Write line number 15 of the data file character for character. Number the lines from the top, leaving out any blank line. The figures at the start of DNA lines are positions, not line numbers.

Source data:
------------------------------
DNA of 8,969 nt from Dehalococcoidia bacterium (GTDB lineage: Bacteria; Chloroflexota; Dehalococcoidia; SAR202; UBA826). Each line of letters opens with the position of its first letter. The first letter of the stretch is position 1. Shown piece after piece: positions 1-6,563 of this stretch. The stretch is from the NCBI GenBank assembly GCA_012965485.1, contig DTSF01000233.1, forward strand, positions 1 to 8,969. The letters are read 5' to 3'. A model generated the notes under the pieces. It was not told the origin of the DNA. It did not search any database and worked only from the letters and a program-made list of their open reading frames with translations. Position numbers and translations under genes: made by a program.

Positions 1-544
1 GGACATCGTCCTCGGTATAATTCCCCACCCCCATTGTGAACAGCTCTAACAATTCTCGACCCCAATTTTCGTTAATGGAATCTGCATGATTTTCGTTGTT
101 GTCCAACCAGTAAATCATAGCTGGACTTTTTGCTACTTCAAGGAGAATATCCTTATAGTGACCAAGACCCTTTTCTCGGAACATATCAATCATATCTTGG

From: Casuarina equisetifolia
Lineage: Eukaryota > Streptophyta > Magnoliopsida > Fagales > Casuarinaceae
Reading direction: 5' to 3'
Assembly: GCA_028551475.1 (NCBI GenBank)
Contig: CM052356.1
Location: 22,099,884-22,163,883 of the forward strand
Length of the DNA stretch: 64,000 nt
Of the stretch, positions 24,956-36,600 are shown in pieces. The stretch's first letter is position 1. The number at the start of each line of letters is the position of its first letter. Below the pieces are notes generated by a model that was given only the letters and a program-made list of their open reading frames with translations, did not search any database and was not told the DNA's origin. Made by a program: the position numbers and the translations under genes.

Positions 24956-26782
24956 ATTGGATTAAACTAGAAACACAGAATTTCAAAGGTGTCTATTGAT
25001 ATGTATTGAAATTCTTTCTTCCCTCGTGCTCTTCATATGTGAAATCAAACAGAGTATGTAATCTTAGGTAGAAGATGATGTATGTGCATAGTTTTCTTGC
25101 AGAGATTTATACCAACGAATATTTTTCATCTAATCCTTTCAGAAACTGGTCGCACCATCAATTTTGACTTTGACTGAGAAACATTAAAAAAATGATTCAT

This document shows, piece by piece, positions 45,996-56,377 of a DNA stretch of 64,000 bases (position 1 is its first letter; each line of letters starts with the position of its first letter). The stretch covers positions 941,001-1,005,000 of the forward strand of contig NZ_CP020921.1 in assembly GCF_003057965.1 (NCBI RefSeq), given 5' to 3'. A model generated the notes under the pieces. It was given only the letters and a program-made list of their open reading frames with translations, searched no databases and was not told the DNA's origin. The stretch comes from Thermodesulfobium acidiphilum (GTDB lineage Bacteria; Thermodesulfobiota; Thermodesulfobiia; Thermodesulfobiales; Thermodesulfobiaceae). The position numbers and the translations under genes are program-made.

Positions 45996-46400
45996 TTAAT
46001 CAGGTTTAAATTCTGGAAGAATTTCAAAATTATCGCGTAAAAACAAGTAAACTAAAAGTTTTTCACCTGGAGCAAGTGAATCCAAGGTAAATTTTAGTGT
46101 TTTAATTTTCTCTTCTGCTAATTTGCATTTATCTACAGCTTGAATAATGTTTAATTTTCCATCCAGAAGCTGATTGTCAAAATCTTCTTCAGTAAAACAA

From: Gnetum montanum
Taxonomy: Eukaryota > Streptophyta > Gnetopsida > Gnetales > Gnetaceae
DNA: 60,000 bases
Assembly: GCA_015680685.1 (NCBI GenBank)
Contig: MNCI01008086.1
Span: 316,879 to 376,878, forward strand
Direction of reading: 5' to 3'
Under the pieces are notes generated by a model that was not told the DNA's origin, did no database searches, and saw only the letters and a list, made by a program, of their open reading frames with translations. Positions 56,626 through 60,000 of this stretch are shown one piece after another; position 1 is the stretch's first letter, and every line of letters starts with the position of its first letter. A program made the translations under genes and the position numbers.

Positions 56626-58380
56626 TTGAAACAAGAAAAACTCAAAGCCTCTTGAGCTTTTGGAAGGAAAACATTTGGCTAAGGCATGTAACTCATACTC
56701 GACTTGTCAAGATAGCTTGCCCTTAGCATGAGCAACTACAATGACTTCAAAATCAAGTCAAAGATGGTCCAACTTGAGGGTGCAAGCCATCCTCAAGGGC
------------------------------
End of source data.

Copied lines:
25001 ATGTATTGAAATTCTTTCTTCCCTCGTGCTCTTCATATGTGAAATCAAACAGAGTATGTAATCTTAGGTAGAAGATGATGTATGTGCATAGTTTTCTTGC